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Saturday, June 23, 2007


I've been thinking a lot lately about the nature of scientific collaborations; about what makes them work, or not work, and about the personal components that can make or break a partnership. Scientists are, by and large, a little weak on interpersonal skills (to be kind). This last week has shown me that the current collaboration isn't going to work. I am frustrated beyond words by the inability of one member (another PI) to recognize the importance (or even validity) of work outside his narrow field, and infuriated by the inherent selfishness shown by the fact that his only question is always a variation of "what's in it for me?" (and his apparent belief that I work for him) -- to the extent that I am now having trouble being polite. As much as I wanted this to work, I'm having to accept that it's time to cut my losses and get out. As much as we want everything to be about the work, about the science alone, the truth is that sometimes it can't be.

I think that we are also a more judgmental community as a whole. If a particular PI doesn't work to our standards, everything they do becomes questionable. This is an essential component to science, because one's work must be above reproach at all times -- we function on integrity, and when someone violates that, they undermine the entire community. This is why infractions are treated so severely. But there are more mild infractions, those of being a little sloppy, and being a little unclear, or being a little too focused. We respond to those in various ways, and as time goes by I find that I am less and less forgiving of them; I feel that such infractions make it harder for the rest of the community, and hamper forward progress. I don't want my name affiliated with such work.

There is also a gendered component. I find that I am far less selfish in my approach to our projects than are my male collaborators, and that I am the one most likely to have done a thorough literature search, and to be most careful about ensuring that the work of other groups is fairly discussed and cited. I have noticed this in discussions with broader groups, too, with other women scientists, who say that they have noticed the same thing.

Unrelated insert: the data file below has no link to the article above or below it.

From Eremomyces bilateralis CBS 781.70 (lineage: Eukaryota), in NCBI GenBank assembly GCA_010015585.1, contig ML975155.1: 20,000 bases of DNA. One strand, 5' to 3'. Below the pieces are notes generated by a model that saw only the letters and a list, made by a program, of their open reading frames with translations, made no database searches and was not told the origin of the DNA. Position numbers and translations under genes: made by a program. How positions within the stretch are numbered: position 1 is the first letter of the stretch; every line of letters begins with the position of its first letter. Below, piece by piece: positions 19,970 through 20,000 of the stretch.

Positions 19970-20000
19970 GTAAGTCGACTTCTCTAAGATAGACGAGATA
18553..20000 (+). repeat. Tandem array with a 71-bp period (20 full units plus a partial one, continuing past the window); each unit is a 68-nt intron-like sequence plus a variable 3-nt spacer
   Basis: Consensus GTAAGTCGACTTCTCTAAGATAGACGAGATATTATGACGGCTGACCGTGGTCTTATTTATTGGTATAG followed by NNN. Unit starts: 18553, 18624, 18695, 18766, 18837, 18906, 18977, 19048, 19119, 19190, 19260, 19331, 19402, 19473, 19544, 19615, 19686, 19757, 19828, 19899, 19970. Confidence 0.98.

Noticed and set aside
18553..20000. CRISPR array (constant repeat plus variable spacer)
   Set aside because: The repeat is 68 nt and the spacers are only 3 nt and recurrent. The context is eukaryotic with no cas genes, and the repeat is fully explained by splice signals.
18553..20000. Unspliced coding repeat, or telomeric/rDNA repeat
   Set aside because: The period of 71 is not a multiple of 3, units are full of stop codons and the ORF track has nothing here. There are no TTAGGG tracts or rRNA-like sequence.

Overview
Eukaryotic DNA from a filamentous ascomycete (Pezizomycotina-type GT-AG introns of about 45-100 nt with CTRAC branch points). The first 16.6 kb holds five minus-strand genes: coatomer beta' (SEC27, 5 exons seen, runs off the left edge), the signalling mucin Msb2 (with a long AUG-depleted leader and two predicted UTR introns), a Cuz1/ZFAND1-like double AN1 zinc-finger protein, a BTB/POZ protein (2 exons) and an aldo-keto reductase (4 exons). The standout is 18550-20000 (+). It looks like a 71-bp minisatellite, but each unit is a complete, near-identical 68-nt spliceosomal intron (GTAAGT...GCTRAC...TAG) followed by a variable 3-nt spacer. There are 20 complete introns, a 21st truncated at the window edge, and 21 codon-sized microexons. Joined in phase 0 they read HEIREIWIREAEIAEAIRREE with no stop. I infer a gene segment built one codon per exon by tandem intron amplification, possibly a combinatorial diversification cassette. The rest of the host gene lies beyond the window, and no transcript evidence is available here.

This might seem petty, but it is important. Our work, indeed, the work of all scientists in the modern age, is founded on the work of others, and it is imperative that we acknowledge that. When an author fails to do so they misrepresent their own work, and that, to me, is a violation of academic integrity. I don't need to work with people who do things like that, and I find that if they show signs of this, they will have other practices I find questionable also. Maybe it's because science is the closest thing I have to religion, but I find it blasphemous.

On the plus side, I have gotten some benefits out of the collaboration, including access to some phenomenal resources, and introduction to some other early-career scientists with whom I continue to develop relationships.

Location: Currently, Berkeley, United States

I'm an academic scientist who is both abroad and a broad. I am on the road so often that I have a house solely so that my cats will have somewhere to live.

Okay, fine. If you really really want to, and don't care how long it is between mail checks, you can send email to ascientistabroad  {a}gmail{dot}com

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